Orazhkan Shuinshi is described as the oldest and wisest of the eagle hunters — a "living legend" in Mohan's eyes."He's 92, he's blind, he cant hear any more, and he's had 20 eagles in his life. He's a real wise man," he says. Mohan says he has spent a lot of time talking to Shuinshi at his home near the Altai national park in far western Mongolia."He talks about how they are the last of the eagle hunters, and when they're gone, the tradition will disappear," Mohan says.

"He says there will always be men holding eagles, because it's cool to do – people get dressed up in fur and hats and hold an eagle, and tourists will come and pay a few dollars and take a photo of them, but they're not true eagle hunters. 

"And he feels that in a matter of a generation, a 1,000-year-old tradition will be gone."

Release

After several years of hunting, eagles are released back in to the wild to breed — ensuring the survival of the species — and live out their final years in freedom.

Shuinshi told Mohan letting an eagle go is the "hardest thing a man can ever do".

"Last year I released my last eagle back into the mountains — it was like a member of your family has gone. I think about what that eagle is doing. If she's safe and whether she can find food and make a nest. Have her hunts been successful? Sometimes I dream about these things," the eagle hunter told Mohan.

"The golden eagle is like no other bird. They want to be with you. They love you. And they love to hunt for you. "The eagle is a holy bird. Treat them as your child. Love them and respect them. If you do this they will give everything back to you."

Ross, Monique. “Dying Breed of Eagle Hunters Captured in Stunning Photos.” ABC News, Australian Broadcasting Corporation, 3 Oct. 2016.

Day 3, March 5th | Eagle Festival | Drive to Gobi

​In the morning we travel a short drive outside of Ulaanbaatar and attend the annual Winter Eagle Festival which will be held by local Kazakhs travelling from Western Mongolia. About one dozen hunters attend the festival with their impressive Golden Eagles. The competition begins with each Kazakh displaying his hunting outfit and accessories- the most elaborate and beautiful of which receive the highest points.In the afternoon, the judges will evaluate the Golden Eagles’ speed and agility. The Golden Eagles will be released from a cliff with their owners standing below, signaling for the eagles to land upon their arms as they do while hunting. Those with the fastest times and best technique will be awarded the highest scores. It is a spectacular day for the senses surrounded by new sights, sounds and celebrations. Late in the day we drive to Dalanzadgad (8-9 hours), the capital of Mongolia’s southernmost province of semi-arid desert. On arrival we check in to a local hotel and are staying overnight.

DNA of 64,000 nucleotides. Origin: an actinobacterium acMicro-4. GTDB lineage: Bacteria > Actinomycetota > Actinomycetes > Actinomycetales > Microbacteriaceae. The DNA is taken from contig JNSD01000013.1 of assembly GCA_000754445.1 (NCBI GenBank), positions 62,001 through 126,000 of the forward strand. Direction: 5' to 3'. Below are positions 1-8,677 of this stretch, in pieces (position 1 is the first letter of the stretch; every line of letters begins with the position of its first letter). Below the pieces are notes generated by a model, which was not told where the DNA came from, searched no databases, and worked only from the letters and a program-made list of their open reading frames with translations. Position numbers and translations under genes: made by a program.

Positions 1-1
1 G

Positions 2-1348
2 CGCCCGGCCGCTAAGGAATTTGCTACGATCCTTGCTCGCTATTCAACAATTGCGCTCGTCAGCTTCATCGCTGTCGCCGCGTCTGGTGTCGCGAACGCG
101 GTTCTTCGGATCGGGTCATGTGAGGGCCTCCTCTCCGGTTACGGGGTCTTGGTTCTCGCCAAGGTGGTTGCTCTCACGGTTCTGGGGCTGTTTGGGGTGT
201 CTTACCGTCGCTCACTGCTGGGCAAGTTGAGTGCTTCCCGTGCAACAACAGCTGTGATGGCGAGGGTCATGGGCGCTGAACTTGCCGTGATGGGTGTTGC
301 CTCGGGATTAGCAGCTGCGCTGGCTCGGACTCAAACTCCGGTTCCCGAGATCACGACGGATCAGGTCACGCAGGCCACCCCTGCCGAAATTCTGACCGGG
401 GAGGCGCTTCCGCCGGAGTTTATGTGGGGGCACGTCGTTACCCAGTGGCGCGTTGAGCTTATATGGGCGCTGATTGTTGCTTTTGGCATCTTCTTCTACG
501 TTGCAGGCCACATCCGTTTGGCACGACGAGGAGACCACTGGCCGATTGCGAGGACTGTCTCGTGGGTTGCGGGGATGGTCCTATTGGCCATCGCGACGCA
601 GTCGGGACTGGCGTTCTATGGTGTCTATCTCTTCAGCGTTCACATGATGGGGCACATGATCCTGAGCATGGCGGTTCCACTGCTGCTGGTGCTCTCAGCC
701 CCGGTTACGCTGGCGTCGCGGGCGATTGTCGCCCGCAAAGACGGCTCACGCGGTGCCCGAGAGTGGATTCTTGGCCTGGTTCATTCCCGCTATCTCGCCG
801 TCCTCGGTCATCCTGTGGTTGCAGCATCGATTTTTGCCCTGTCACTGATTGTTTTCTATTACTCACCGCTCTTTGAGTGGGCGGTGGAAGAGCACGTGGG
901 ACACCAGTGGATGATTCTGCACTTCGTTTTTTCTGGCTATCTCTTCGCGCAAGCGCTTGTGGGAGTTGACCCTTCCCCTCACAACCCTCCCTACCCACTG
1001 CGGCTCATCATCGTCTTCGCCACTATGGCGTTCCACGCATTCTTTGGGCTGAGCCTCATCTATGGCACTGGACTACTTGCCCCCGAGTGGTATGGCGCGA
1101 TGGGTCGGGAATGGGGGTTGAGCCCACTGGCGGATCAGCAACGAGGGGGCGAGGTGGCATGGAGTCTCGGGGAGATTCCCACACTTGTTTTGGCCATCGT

Meals Included: Breakfast   Lunch   Dinner

Accommodation: Local Hotel

 

Day 4, March 6th  Gobi | Thousand Camel Festival | 

​We drive early to Bulgan sum to attend the opening ceremony of 'The Thousand Camel Festival' and parade of Camel riders. We can participate in the parade if we wish to, joining the procession on Camelback (in order to participate in the Camel parade we need to make advance reservations). The day’s competitions include "best looking couple on Camelback,” “most adorable male and female Camels", as well as a Camel polo match that takes place in the central square.

Note: Please advise us if you wish to participate in the opening ceremony riding a Camel so that we can plan to book in advance.

 

Meals Included: Breakfast   Lunch   Dinner

Accommodation: Local Hotel

Day 5, March 7th | Thousand Camel Festival 

​The Thousand Camel festival, held in the Gobi desert, is a celebration of the endangered Bactrian camel and the role it plays in the lives of the Gobi's nomads. Camel races and polo competitions, as well as performances of traditional Mongolian music and dance, are among the highlights of this annual event.

 

Today the celebrations of the Festival continue and we will watch the camel race and competitions among local nomadic bactrian camel herders. There will also be an exhibition of paintings by local children who have participated in a drawing contest called “Camel - My Friend.” In the late afternoon we enjoy a performance by “Altai Snowcock,” a local youth organization involved in the preservation and conservation of the surrounding area, our entrance fees are helping to fund the club’s activities. We will be staying with local people, sharing all meals with these families.

 

Meals Included: Breakfast   Lunch   Dinner

Accommodation: Local Hotel

Day 6, March 8th | Camel Trek | Tugrugiin Shiree